Furthermore, the packages typically increase prices each year. A rate increase can be between $10 to far more - in other words, enough to hurt your wallet. Remember that besides cable and DSL, you have satellite TV services and internet options like these DIRECTV packages – which may have better deals – and comparing prices before switching can save you as much as $100 per month.
Read More: To see how the two stack up when head-to-head, check our comparison article of Dish vs. DIRECTV.
If you don't feel like switching to another cable TV service company, whether a satellite TV service or not, then contact your cable provider's customer service representatives every 6 or 9 months and threaten to downgrade or leave; if you've been a loyal customer, the provider might recommend you discount plans or ways to reduce your existing bill. The bottom line here is to always have a best-value plan.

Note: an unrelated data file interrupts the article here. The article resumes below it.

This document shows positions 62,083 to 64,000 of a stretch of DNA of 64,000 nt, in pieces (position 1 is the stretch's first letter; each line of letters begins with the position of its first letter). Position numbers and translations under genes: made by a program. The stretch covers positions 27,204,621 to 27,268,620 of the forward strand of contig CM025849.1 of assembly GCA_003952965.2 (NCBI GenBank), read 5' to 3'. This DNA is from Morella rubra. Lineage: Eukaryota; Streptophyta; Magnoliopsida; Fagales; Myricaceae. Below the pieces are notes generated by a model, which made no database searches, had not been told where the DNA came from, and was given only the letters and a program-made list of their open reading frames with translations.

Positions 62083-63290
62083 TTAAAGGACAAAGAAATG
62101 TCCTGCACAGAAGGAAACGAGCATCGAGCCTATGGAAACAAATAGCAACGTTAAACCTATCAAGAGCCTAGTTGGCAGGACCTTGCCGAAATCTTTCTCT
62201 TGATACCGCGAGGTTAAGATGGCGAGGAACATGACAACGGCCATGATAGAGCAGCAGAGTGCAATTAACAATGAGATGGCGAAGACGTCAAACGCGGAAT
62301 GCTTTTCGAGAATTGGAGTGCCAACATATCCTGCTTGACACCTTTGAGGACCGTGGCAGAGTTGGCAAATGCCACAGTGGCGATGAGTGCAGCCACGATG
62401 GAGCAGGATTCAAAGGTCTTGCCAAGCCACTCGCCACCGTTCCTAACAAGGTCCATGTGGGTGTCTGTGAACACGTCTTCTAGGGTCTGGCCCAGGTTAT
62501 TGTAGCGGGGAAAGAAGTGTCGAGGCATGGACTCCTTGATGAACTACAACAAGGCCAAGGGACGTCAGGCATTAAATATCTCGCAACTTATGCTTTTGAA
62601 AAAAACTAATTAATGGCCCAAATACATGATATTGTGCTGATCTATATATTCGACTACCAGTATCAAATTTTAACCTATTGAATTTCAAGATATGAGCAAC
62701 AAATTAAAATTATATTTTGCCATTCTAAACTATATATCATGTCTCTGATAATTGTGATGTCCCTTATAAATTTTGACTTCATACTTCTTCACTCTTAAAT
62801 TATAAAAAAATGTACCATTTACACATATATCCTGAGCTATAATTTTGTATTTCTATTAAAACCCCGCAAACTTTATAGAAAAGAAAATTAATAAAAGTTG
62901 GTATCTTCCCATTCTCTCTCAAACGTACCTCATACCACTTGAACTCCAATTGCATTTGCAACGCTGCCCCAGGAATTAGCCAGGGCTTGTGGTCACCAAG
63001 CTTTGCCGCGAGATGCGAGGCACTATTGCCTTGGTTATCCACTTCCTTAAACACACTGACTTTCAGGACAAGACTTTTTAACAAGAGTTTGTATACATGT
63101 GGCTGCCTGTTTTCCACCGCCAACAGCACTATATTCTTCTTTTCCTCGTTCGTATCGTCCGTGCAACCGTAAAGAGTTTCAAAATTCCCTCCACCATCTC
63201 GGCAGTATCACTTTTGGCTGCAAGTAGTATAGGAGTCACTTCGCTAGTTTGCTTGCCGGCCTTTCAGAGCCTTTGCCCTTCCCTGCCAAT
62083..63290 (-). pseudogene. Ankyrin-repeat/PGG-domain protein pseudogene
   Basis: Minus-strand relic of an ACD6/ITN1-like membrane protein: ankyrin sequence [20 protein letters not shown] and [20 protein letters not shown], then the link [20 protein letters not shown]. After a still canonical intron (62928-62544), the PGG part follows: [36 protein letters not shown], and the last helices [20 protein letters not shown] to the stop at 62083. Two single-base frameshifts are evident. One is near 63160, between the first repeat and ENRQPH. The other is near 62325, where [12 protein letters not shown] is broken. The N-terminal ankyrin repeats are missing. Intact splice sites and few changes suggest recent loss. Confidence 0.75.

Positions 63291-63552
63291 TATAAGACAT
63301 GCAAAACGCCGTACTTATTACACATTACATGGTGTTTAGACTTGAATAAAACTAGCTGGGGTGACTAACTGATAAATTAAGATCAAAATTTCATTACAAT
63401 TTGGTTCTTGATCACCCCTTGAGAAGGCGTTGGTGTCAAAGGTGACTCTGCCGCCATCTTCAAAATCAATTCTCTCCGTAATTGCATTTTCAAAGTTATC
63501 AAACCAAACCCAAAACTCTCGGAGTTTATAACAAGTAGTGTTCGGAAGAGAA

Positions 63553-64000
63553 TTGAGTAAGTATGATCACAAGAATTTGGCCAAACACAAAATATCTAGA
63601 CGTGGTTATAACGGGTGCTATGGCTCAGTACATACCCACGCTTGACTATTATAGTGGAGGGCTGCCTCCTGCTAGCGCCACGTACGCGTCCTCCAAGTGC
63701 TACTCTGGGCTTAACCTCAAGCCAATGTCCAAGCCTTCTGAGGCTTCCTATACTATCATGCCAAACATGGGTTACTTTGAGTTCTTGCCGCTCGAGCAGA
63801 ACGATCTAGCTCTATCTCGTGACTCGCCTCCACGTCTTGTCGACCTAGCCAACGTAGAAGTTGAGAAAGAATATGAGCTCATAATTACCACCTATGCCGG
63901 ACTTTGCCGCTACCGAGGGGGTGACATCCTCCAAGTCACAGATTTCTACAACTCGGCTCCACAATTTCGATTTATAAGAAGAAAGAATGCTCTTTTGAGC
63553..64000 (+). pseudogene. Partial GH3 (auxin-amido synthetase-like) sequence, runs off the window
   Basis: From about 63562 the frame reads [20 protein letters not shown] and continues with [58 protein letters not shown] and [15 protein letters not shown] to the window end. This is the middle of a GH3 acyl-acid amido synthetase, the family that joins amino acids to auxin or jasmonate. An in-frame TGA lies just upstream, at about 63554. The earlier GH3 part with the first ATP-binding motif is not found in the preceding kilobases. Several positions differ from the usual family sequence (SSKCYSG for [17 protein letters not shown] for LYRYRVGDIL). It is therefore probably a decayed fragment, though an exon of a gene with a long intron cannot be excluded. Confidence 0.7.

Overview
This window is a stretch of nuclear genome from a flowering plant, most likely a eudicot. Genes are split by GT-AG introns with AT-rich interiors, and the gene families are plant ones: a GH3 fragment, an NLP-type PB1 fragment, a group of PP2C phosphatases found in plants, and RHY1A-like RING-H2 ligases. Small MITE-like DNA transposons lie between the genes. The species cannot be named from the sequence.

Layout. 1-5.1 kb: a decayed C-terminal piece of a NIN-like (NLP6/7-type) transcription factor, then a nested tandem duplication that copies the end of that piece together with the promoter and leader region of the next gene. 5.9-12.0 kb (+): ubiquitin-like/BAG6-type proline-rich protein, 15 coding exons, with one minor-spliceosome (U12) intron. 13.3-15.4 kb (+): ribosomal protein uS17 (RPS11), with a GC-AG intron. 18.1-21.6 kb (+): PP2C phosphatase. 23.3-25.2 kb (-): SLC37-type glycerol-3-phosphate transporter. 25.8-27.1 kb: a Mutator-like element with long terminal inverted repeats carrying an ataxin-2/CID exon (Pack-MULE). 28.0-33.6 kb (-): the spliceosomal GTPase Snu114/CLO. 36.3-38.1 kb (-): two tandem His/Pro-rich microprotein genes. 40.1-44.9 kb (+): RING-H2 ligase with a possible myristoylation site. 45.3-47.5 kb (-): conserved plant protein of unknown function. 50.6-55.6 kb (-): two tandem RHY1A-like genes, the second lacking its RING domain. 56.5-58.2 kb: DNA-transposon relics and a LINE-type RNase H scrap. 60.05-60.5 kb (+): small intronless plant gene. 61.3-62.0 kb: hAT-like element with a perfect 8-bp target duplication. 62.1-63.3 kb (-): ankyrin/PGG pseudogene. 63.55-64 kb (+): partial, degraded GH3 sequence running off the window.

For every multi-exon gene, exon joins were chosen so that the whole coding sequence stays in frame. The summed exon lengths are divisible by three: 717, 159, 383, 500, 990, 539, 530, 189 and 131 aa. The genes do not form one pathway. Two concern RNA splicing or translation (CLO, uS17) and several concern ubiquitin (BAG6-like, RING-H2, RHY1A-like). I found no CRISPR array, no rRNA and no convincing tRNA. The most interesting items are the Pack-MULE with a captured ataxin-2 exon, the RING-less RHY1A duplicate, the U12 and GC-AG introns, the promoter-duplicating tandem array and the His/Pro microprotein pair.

Overall, bundles are more cost effective. Don't need a million TV channels? Opt for an Internet and phone bundle instead for a reliable connection online and over the phone.
3. Reduce or Cut Unnecessary Services
I always wonder why cable TV providers always lump so many channels in my package instead of giving me the strict minimum number of channels – meaning those that I really need and love watching. If you are like me and don't understand why you should have 350 channels rather than the five or 10 you constantly watch, talk to your TV company and have them downgrade your plan so you can save some cash.
If you plan to switch your cable TV service provider, then shop around for great cable deals that offer you the channels you love for a fair price.